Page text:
Two million Brits taking seven different prescription drugs

Two million Brits taking seven different prescription drugs

  • August 2019
  • Posted By Annie
  • 0 Comments

About two million pensioners are using at least seven different types of prescription drugs, putting them at risk of possible lethal side-effects,  according to a major new report. Leading charity, Age UK, warned that the increasing prevalence of ‘polypharmacy’ jeopardised the lives of users, with approximately 75% likely to have an adverse reaction to at least one of their prescription drugs, including dizziness, confusion, and delirium.

According to the report, 20% of people above retirement age – about 1.97 million pensioners – were taking at least seven prescription drugs, with 25% of those over the age of 85 taking at least eight types of drugs. The study found that emergency hospital admissions caused by the side-effects increased by 53% during the past seven years, resulting in some fatalities.

Government ministers have directed agencies to review over-prescribing as the cost of drugs has increased from £13bn to over £18bn in seven years. Health experts have said that GPs prescribed too many drugs because they didn’t have the time to evaluate complex health problems and determine the risks of drug interactions and potential side-effects.

The charity recommended that older people on long-term medicine regimes should receive reviews to make certain they were not taking too many prescription drugs, with “zero tolerance of inappropriate polypharmacy”. Caroline Abrahams, charity director at Age UK, encouraged pensioners taking multiple prescription drugs to talk to their GP and not to stop taking any medications without their GP’s recommendation.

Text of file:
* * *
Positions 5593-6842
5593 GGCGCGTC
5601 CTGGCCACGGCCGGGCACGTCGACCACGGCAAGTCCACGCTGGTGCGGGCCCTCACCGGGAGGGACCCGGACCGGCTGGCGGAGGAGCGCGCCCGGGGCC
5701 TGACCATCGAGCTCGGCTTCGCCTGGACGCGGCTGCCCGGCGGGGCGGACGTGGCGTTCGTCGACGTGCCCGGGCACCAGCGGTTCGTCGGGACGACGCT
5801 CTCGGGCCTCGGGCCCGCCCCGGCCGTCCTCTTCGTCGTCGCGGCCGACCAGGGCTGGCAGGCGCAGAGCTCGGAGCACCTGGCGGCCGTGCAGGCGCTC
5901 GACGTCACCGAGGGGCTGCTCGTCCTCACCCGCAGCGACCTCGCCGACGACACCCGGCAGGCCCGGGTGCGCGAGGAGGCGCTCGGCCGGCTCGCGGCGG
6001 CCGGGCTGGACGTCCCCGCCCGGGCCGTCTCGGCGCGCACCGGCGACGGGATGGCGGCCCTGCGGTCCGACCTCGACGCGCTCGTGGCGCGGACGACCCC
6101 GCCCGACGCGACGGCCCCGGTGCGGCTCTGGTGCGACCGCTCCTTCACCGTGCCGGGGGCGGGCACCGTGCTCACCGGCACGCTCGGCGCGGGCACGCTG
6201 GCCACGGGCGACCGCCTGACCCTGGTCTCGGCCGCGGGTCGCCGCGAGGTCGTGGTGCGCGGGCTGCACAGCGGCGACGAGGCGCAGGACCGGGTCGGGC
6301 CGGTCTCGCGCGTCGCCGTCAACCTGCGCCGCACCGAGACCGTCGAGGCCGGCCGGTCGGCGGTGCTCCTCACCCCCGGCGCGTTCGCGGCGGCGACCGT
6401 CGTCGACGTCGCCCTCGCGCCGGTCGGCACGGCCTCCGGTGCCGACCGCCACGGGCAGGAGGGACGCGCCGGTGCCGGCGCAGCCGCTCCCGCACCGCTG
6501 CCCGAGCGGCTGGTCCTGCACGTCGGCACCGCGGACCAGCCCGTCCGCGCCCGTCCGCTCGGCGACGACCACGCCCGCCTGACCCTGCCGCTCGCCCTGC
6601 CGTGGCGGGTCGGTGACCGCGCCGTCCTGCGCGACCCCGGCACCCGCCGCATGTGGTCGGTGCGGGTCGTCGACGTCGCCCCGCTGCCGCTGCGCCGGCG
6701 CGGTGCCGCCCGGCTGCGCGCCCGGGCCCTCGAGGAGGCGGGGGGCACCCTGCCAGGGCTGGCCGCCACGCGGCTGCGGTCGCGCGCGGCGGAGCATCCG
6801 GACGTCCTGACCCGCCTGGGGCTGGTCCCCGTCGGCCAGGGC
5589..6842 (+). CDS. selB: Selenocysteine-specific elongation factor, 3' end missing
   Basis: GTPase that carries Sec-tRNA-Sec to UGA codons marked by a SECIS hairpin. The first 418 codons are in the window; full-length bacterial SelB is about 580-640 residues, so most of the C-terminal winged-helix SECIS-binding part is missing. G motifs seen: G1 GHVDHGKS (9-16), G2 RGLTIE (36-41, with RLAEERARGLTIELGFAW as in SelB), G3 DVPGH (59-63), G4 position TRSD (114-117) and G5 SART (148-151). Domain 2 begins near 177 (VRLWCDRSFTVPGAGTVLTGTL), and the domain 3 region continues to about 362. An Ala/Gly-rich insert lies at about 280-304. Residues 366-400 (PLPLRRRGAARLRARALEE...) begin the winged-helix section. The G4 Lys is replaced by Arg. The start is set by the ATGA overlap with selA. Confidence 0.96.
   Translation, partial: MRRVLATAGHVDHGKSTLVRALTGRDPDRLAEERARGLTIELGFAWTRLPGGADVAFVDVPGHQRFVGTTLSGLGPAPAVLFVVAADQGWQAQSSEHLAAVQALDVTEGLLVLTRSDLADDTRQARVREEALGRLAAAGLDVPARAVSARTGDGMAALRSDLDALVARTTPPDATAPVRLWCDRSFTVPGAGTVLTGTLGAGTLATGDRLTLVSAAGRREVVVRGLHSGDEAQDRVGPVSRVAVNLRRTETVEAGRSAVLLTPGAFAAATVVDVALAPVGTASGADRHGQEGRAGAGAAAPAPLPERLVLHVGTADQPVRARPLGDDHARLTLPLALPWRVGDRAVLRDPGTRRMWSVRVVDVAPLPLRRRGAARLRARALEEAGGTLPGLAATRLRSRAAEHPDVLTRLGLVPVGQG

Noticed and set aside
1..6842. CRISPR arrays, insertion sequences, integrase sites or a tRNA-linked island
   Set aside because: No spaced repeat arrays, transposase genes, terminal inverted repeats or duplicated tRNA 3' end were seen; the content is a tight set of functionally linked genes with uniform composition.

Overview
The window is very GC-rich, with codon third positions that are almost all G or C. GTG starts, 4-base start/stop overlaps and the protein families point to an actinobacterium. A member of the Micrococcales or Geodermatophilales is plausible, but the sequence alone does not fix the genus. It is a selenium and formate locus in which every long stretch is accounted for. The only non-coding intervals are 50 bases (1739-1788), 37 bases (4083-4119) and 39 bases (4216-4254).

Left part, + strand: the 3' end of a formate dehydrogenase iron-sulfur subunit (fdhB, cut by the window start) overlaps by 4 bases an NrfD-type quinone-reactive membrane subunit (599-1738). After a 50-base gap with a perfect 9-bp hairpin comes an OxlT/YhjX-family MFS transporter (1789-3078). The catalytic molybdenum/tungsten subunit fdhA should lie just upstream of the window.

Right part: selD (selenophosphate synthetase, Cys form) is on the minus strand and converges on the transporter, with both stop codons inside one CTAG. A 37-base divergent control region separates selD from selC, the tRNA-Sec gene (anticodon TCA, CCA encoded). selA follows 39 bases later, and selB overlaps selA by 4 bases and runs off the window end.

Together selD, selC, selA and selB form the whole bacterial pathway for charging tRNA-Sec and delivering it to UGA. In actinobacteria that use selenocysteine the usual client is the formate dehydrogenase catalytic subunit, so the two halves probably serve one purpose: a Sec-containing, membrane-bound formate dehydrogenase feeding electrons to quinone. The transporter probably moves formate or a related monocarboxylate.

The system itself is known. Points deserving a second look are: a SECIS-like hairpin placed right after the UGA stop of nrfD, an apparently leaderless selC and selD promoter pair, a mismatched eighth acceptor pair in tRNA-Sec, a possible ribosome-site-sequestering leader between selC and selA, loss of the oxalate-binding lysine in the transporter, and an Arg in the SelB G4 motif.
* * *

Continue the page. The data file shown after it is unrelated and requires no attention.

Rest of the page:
About two million pensioners are using at least seven different types of prescription drugs, putting them at risk of possible lethal side-effects, according to a major new report. Leading charity, Age UK, warned that the increasing prevalence of ‘polypharmacy’ jeopardised the lives of users, with approximately 75% likely to have an adverse reaction to at least one of their prescription drugs, including dizziness, confusion, and delirium.

According to the report, 20% of people above retirement age – about 1.97 million pensioners – were taking at least seven prescription drugs, with 25% of those over the age of 85 taking at least eight types of drugs. The study found that emergency hospital admissions caused by the side-effects increased by 53% during the past seven years, resulting in some fatalities.

Government ministers have directed agencies to review over-prescribing as the cost of drugs has increased from £13bn to over £18bn in seven years. Health experts have said that GPs prescribed too many drugs because they didn’t have the time to evaluate complex health problems and determine the risks of drug interactions and potential side-effects.

The charity recommended that older people on long-term medicine regimes should receive reviews to make certain they were not taking too many prescription drugs, with “zero tolerance of inappropriate polypharmacy”. Caroline Abrahams, charity director at Age UK, encouraged pensioners taking multiple prescription drugs to talk to their GP and not to stop taking any medications without their GP’s recommendation.

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